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Related to embryopathy: teratogenic, rubella embryopathy


n. pl. em·bry·op·a·thies
A developmental disorder in an embryo.
References in periodicals archive ?
This results in a 4-10% risk of warfarin embryopathy (Table 5).
Isotretinoin embryopathy and the cranial neural crest: an in vivo and in vitro study.
Neuropathy to embryopathy, with case reports of congenital anomalies.
Reporting bias in retrospective ascertainment of drug induced embryopathy.
The guideline recommends avoiding vitamin K antagonists because they can cross the placenta and have been associated with fetal bleeding and embryopathy at 6-12 weeks' gestation.
However warfarin embryopathy may be produced during organogenesis and fetal intracranial bleeding can occur throughout pregnancy.
In addition, many children who develop AIDS-related neurological disease suffer from a deformity of facial features, called AIDS embryopathy, that "is suggestive of a pathologic event occurring very early on in pregnancy that affects cells that go into making up, amongst other things, the nervous system," Lyman says.
It is a teratogenic factor which can lead to intrauterine death and congenital anomalies in humans and the clinical picture it causes is named isotretinoin embryopathy (1).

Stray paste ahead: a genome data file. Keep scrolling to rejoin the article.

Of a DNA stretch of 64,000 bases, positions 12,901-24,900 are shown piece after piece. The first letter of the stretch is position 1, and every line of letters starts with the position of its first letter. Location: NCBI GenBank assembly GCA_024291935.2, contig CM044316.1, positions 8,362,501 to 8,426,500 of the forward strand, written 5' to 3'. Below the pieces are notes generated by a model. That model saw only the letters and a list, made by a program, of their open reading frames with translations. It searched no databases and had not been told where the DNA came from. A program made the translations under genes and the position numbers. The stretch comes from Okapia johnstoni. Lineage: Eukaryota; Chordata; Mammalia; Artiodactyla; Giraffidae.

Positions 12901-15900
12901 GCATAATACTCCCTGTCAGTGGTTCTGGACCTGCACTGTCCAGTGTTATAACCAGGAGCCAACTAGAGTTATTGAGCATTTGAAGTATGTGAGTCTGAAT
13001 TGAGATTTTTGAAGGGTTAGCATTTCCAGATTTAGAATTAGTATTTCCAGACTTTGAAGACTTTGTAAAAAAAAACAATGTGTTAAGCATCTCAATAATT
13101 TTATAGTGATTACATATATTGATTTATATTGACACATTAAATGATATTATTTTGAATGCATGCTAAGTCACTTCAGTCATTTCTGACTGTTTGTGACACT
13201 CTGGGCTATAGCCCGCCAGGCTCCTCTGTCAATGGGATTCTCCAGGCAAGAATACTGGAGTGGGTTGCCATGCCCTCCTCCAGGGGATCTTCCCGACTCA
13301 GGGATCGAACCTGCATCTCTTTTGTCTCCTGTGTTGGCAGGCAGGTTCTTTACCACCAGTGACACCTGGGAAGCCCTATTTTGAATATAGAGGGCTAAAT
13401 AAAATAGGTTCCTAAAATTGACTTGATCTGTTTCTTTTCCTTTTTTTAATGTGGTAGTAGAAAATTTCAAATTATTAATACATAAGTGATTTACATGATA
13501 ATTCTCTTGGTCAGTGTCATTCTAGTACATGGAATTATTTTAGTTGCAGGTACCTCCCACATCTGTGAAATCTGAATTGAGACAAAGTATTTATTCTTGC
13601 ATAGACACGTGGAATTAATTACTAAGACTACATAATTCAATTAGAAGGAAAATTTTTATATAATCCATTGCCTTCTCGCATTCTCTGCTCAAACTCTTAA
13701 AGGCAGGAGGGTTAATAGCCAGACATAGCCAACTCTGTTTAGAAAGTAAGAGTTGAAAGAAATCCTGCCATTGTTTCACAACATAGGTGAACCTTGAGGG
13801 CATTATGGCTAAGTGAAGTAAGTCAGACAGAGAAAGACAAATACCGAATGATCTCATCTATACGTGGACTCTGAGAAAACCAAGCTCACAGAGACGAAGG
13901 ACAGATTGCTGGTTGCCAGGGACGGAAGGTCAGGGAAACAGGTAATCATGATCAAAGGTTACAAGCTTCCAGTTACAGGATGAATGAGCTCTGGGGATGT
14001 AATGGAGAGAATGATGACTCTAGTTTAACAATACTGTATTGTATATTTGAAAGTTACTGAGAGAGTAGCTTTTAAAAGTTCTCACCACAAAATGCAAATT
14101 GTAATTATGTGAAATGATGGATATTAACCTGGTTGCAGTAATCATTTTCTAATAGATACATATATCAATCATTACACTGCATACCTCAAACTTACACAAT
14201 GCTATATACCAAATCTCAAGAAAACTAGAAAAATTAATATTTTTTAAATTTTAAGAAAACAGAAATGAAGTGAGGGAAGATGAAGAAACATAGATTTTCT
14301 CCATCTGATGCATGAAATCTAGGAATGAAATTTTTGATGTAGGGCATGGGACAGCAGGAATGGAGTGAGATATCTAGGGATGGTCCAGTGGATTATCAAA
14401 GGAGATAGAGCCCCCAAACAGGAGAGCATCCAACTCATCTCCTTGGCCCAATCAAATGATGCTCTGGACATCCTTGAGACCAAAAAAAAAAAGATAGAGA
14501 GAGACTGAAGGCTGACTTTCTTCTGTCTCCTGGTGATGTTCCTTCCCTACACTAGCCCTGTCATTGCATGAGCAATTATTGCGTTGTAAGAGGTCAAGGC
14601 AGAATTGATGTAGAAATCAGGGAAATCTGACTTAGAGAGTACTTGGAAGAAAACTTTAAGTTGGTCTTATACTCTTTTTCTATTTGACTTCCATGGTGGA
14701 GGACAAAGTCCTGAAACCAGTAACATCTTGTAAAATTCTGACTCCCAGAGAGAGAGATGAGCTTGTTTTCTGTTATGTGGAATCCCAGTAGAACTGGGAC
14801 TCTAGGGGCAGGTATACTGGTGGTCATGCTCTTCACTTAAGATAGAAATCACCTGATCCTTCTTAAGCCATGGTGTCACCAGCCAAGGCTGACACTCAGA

Minor malformations characteristic of the retinoic acid embryopathy and other birth outcomes in children of women exposed to topical tretinoin during early pregnancy.
Propylthiouracil (PTU) has been the preferred therapy for Graves' disease during pregnancy, especially during first-trimester organogenesis, because methimazole (MMI) and carbimazole have been associated with aplasia cutis and rare embryopathy including choanal atresia, esophageal atresia, tracheoesophageal fistula, and athelia.
In a 2001 study, the incidence of embryopathy (major and minor anomalies, microcephaly, and IUGR) after first-trimester monotherapy was 21% (phenytoin), 27% (phenobarbital), 14% (carbamazepine), 21% any monotherapy, and 28% (polytherapy) (N.